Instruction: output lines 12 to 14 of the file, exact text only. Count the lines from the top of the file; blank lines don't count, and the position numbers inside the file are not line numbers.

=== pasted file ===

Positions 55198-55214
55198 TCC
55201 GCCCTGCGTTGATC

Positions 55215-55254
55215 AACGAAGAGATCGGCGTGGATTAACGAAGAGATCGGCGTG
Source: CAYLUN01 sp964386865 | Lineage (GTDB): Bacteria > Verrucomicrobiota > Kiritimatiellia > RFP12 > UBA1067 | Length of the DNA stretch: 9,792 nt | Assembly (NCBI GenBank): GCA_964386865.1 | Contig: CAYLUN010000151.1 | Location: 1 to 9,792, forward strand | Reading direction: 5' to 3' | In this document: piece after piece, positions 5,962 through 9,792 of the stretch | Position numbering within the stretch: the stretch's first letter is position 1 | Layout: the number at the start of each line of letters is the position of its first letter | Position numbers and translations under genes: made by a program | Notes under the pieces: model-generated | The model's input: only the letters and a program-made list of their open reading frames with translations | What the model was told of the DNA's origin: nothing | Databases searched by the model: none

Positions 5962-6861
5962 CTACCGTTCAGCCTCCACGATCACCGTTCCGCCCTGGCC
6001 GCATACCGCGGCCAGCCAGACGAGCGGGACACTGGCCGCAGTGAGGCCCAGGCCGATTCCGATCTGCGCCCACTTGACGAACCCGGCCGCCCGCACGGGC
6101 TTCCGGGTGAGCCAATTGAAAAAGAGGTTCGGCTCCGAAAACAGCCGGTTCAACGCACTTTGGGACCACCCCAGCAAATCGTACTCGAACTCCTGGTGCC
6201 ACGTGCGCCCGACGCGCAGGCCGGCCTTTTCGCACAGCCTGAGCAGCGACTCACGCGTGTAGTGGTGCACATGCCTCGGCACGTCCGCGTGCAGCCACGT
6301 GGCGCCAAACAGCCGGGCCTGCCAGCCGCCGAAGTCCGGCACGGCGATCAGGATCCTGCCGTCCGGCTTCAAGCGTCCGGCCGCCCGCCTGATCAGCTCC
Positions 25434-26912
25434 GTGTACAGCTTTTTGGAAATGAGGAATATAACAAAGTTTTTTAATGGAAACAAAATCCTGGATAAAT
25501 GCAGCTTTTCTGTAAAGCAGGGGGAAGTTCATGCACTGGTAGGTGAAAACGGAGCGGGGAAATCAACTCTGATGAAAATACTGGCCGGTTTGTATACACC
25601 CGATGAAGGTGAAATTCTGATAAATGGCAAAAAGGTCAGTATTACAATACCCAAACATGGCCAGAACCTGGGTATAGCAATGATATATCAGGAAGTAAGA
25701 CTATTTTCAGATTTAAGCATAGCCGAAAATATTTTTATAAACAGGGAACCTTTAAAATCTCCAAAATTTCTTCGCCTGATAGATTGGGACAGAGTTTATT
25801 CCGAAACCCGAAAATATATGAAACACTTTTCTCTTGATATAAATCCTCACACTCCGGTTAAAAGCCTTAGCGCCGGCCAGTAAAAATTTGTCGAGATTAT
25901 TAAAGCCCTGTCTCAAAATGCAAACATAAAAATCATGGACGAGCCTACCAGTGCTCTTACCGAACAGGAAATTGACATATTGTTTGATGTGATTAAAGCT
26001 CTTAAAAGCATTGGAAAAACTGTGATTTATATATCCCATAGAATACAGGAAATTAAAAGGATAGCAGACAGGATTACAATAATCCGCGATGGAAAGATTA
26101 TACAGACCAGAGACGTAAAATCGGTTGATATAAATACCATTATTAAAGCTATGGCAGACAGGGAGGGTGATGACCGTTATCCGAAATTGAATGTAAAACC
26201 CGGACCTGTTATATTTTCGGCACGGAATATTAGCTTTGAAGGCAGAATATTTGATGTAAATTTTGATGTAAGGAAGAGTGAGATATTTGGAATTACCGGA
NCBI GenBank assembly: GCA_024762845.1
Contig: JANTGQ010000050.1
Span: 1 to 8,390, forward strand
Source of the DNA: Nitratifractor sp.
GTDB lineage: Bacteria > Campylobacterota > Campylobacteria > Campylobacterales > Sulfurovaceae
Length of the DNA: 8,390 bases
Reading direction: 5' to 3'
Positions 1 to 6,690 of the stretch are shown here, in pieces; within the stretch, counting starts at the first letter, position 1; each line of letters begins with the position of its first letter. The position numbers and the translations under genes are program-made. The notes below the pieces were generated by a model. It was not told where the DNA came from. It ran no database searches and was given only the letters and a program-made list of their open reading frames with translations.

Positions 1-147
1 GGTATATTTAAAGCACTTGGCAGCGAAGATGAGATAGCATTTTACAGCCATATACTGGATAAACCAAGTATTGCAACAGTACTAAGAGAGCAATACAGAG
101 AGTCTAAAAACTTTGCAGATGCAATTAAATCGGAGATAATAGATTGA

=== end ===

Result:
6301 GGCGCCAAACAGCCGGGCCTGCCAGCCGCCGAAGTCCGGCACGGCGATCAGGATCCTGCCGTCCGGCTTCAAGCGTCCGGCCGCCCGCCTGATCAGCTCC
Positions 25434-26912
25434 GTGTACAGCTTTTTGGAAATGAGGAATATAACAAAGTTTTTTAATGGAAACAAAATCCTGGATAAAT